Quick Thought: The Role of the Preposition

By December 3, 2018Communication
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“Not ending a sentence with a preposition is a bit of arrant pedantry up with which I will not put.”

Winston Churchill

I love that one… I guess it floated back into my mind because I just finished up editing another Intentionally Vicarious episode with several lines that just plain sounded better with a preposition at the end. Sorry, Mrs. Thornton… (See was my 9th grade English teacher.) I just had to do it.

I also like the idea of pushing the envelope a bit now and again. There are all sorts of rules and regulations that have been relegated to the dustbin of history. Why not throw this one in there too?

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And finally, I’ve got a joke that fits this no-prepositions-at-the-end-of-a-sentence theme. It’s a little crude, so I won’t include it in the podcast. But only a little. I’ll tack it on as a postscript to the show notes. Check it out if you need a chuckle.

Think about it…

 


 

And the postscript I mentioned in the podcast version of this episode…

A country hayseed gets accepted into Harvard as part of a special outreach program. The rube arrives on campus and is so amazed at what he sees that loses track of everything else. He realizes suddenly, that he needs to find a restroom ASAP. He asks the next person he sees, a blue-blood, prep school type, “Excuse me, can you tell me where the men’s room is at?”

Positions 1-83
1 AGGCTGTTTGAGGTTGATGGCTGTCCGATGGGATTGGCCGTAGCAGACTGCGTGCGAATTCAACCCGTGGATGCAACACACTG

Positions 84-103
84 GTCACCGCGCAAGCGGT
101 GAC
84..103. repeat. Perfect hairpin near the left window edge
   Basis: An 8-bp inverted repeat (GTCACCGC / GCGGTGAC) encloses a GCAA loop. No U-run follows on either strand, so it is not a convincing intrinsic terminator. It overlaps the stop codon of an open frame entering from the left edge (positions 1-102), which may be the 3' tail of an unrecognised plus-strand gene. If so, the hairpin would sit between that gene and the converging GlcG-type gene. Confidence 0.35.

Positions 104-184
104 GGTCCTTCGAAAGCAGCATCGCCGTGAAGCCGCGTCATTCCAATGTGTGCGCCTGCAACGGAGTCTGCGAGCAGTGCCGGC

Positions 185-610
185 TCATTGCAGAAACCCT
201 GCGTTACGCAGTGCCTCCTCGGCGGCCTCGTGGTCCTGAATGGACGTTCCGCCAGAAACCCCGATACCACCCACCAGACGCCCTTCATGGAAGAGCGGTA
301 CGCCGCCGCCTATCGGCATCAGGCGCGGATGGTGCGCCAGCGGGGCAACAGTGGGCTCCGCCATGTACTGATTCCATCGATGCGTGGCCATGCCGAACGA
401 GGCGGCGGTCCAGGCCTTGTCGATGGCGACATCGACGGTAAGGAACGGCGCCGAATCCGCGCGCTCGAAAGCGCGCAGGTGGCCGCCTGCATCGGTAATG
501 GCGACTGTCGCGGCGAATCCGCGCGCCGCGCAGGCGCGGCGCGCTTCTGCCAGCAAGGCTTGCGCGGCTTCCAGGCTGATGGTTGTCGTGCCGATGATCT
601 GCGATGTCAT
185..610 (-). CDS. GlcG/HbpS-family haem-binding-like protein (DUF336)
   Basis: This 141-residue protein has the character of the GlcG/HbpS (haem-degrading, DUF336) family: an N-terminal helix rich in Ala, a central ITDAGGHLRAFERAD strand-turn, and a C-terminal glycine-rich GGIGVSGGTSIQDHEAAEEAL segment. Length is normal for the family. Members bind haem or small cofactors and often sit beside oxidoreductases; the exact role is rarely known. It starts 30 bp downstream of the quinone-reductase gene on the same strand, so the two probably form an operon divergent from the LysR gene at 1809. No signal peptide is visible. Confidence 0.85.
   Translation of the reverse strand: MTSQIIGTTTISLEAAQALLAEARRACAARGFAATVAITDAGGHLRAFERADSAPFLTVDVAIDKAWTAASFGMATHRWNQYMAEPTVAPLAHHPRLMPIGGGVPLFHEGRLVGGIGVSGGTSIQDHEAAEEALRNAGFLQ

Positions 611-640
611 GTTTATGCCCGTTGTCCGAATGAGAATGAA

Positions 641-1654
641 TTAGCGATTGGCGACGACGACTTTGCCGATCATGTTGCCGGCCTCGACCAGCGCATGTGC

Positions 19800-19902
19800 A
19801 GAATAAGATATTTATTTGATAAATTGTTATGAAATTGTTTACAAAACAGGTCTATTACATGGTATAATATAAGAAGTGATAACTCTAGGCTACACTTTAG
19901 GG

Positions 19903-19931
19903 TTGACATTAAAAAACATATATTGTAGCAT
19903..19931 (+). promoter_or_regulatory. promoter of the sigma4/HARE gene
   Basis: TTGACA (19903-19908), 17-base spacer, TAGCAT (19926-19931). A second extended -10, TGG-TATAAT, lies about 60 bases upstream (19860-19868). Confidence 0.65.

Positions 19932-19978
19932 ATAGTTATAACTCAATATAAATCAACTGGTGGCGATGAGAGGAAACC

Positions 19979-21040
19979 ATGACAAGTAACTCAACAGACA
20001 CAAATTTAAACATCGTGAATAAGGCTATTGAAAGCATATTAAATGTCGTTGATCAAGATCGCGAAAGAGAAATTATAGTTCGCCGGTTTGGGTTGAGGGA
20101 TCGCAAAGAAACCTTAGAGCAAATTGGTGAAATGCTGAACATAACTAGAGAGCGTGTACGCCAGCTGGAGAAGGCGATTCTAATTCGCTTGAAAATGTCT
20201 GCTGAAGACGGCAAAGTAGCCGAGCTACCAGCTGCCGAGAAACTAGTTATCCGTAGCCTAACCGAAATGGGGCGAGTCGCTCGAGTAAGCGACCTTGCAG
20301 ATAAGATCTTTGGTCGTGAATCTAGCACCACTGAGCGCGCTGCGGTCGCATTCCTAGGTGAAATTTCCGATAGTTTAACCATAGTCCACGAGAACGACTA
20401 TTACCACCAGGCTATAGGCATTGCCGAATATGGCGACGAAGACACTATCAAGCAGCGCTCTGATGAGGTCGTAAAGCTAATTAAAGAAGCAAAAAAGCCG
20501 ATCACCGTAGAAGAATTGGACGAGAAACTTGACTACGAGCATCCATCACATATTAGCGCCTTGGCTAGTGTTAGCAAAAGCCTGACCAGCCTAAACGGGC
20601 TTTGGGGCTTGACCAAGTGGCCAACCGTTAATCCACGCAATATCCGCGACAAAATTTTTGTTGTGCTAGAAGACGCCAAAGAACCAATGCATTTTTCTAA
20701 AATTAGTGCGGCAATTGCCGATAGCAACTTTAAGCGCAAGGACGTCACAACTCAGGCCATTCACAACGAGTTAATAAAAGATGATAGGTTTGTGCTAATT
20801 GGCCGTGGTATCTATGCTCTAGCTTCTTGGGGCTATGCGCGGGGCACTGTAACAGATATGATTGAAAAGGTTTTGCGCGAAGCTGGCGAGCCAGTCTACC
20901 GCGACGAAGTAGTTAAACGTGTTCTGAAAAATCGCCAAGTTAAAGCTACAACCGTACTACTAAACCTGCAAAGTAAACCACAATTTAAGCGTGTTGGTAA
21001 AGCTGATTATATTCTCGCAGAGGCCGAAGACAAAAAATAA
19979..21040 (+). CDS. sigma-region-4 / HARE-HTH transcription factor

The snooty sophisticate looks down his nose at this goober and says, “At Harvard, we don’t end our sentences with prepositions.” “Oh my gosh, I’m so embarrassed and sorry,”says the rube. “Can you tell me where the men’s room is at, @$$-hole?”

Join the discussion 2 Comments

  • Mary Margaret Just says:

    Germanic language, prepositions migrate to the end of the sentence. Romance language, they don’t. Also, investigate the blazing stupidity of not splitting infinitives. “To boldly go.”

  • Mary Margaret Just says:

    I know I didn’t say this before, ever: Germanic language, prepositions migrate to the end of the sentence. Romance language, they don’t. Also, investigate the blazing stupidity of not splitting infinitives. “To boldly go.”

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